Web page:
There was precious little that could be construed as aesthetically pleasing in the latest edition of the Rangers-Flyers blood feud.
Except, of course, for the outcome.
The Rangers enter a significant week in their season coming off a 3-2 shootout win Saturday afternoon in Philadelphia. The Rangers have won two of the three games they have played since the All-Star break, and have a four point lead over New Jersey for second place in the Metropolitan Division.
“Every team is so close in the standings and even if we gave them two points there, they’re within striking distance,” J.T. Miller told reporters after the win in Philadelphia. “We knew that if we just kept the pedal down, hopefully we would get them to crack and it was just a good example of fighting to the last second. We’ve showed that many times here in the third period, we’ve always had some really great comebacks. So for it to pan out like that I thought that it was really good for a lot of the guys.”
In a season in which pointed questions about player personnel and their usage have been asked, the emergence has been a significant positive.
The 22-year old ranks second on the team with 16 goals—behind co-leaders Derick Brassard and Mats Zuccarello who have 18 each—and his 29 points is fourth most.
“I see a young man that is definitely growing and understanding more every day what it is to be a pro, and going out there and working hard to become the best player he could be,” Alain Vigneault said of Miller after the Rangers’ 4-2 win over Minnesota on Feb. 4. In that game, Miller recorded two points, scoring the tying goal and assisting on the game-winning goal.
“He’s putting in a lot of time in his off-ice conditioning, works hard in practice, and he’s getting an opportunity right now,” Vigneault said. “He’s definitely playing well for us.”
Vigneault’s words differ from the words he uttered nearly two years ago.
During the 2013-14 season, Miller was shuttled between the NHL level and AHL Hartford, and was publicly criticized by Vigneault.
“There needs to be more commitment on his part both on and off the ice,” Vigneault said before the Rangers’ 3-2 shootout loss to the Avalanche in Denver. “Until there is, he just hasn't earned the right to be at (the NHL) level on a regular basis. Any young player going through the process of being a NHL player, you've got to figure it out. Hopefully he will, and when he does, we'll have a pretty good player. And if he doesn't, he'll be a good minor leaguer.”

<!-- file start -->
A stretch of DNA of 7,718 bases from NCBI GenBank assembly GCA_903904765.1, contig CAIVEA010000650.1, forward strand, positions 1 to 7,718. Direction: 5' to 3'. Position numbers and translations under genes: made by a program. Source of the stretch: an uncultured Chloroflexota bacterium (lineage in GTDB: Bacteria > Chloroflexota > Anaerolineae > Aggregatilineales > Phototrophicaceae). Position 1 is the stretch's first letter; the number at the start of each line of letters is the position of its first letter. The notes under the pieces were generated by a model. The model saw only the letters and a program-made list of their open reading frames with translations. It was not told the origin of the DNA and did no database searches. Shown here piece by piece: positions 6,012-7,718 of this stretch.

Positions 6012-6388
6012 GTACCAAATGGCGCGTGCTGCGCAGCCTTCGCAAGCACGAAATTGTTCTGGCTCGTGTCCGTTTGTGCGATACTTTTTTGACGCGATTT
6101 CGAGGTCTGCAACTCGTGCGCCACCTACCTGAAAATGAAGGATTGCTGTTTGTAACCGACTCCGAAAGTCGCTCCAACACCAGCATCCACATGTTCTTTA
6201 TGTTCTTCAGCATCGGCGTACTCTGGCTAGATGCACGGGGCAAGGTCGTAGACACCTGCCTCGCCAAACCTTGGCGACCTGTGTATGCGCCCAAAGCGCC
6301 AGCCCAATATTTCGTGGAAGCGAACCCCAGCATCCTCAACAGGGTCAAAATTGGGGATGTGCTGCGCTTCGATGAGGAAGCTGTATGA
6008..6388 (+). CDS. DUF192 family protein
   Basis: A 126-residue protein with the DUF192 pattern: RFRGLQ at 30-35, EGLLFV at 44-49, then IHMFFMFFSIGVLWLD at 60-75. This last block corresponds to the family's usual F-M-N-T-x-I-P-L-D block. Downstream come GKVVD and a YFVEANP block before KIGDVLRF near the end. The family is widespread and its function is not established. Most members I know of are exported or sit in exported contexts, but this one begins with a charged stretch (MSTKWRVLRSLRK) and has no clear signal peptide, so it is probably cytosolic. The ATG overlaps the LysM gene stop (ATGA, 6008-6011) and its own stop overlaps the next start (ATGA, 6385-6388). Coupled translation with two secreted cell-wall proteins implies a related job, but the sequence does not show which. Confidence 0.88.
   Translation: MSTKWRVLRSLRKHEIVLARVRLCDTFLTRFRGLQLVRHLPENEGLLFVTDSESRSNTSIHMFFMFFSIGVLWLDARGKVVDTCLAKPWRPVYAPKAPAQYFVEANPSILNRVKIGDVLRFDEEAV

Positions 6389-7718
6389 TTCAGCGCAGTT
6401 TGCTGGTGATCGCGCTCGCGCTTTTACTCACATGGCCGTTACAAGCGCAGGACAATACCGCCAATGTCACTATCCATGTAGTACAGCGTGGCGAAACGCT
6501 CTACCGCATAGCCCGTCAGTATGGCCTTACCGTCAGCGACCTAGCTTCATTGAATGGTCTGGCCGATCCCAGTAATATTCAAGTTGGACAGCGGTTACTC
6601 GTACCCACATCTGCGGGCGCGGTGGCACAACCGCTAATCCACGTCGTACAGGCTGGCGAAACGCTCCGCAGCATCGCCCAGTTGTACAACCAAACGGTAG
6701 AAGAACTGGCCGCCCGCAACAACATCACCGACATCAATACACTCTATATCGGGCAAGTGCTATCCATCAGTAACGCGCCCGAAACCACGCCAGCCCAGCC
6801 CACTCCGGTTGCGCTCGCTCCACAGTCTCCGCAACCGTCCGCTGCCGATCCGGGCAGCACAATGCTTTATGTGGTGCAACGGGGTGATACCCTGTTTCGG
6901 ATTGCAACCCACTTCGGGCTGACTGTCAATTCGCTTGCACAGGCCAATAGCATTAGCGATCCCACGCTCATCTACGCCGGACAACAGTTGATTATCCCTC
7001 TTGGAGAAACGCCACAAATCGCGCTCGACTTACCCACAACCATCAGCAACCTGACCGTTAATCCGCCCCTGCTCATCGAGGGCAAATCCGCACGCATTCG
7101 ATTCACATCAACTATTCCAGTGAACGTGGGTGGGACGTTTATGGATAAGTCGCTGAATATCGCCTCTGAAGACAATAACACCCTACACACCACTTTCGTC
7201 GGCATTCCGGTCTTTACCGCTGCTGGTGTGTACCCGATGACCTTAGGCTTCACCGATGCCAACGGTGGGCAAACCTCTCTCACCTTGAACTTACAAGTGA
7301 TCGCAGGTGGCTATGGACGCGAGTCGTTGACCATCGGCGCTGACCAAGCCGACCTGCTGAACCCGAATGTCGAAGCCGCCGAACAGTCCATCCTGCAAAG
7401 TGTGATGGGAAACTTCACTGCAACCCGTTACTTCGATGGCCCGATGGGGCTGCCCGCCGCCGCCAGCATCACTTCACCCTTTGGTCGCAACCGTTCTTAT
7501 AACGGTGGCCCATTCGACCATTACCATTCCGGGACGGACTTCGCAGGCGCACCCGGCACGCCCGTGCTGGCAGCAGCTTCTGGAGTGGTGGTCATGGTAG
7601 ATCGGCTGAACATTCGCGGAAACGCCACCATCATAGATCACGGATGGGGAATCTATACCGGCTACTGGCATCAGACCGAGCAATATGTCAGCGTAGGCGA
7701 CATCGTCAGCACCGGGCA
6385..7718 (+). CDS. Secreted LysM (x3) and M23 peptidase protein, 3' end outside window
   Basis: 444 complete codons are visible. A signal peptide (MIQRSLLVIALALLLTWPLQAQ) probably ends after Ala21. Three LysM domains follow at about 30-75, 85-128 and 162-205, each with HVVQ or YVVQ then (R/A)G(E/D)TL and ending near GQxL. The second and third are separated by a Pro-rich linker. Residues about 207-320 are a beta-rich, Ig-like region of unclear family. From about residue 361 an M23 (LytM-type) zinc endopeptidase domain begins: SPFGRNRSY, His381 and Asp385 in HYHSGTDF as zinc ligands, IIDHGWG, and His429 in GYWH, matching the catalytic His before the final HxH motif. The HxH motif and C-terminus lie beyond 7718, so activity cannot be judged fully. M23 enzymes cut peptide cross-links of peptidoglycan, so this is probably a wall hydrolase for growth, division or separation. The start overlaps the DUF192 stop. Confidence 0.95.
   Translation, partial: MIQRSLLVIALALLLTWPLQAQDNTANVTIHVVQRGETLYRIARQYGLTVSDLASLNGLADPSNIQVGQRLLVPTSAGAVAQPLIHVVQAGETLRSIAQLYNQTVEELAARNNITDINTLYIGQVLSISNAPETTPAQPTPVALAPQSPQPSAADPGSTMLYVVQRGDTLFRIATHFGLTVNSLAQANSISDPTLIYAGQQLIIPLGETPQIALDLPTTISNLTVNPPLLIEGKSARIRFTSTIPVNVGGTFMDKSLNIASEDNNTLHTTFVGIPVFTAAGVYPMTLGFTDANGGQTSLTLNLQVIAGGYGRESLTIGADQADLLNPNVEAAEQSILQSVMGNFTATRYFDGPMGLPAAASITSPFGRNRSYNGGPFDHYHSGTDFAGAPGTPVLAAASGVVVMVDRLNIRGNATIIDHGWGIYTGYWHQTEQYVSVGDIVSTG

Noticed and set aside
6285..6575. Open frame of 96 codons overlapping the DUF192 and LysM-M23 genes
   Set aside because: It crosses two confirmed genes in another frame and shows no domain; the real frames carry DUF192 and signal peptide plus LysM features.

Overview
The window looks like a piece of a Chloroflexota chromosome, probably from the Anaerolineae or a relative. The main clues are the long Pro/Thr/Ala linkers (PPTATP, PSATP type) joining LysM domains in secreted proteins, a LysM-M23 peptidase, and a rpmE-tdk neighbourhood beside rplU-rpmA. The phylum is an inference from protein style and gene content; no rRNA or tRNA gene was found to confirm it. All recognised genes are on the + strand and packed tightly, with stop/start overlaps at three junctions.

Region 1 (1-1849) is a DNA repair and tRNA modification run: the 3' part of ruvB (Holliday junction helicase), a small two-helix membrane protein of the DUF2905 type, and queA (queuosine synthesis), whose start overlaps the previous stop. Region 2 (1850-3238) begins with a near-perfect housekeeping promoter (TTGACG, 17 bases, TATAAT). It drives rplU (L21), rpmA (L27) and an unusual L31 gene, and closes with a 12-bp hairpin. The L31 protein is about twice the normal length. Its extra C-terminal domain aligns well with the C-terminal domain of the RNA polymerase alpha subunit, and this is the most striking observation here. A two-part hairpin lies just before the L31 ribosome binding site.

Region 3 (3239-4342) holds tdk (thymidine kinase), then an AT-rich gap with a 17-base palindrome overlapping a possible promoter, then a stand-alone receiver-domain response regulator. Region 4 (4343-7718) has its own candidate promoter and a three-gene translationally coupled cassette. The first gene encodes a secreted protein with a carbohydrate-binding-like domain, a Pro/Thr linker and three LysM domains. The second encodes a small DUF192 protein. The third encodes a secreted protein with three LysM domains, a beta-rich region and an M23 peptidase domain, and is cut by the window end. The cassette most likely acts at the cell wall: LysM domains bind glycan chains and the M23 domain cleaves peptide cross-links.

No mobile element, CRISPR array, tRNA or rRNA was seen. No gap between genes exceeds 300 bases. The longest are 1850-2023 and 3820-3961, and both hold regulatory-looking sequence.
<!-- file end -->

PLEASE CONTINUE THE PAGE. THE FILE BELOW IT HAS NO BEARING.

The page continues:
What has changed for the 22-year old?
According to Brassard and Henrik Lundqvist, it’s a matter of confidence.
“As a young player in the league, a lot of times it’s going to take a little longer to get that confidence of making plays. He’s right there. He got drafted in the first round and this team really believes in him. I think that the trust that he gets from our coach, I think that brings him to play a lot better on the ice. If this team is going to go far, J.T. is going to be part of it,” Brassard said about his linemate following the win over Minnesota.
Added Lundqvist after the game: “The first practice I saw him, his strength, the way he shoots the puck. He has good hands, vision, he has everything to become a great hockey player. He’s getting there. He’s improving so much, but the biggest thing is probably just confidence, realizing that he is that good and he can use all these tools to be a great player.”
You can follow NHL writer Denis P. Gorman on Twitter@DenisGorman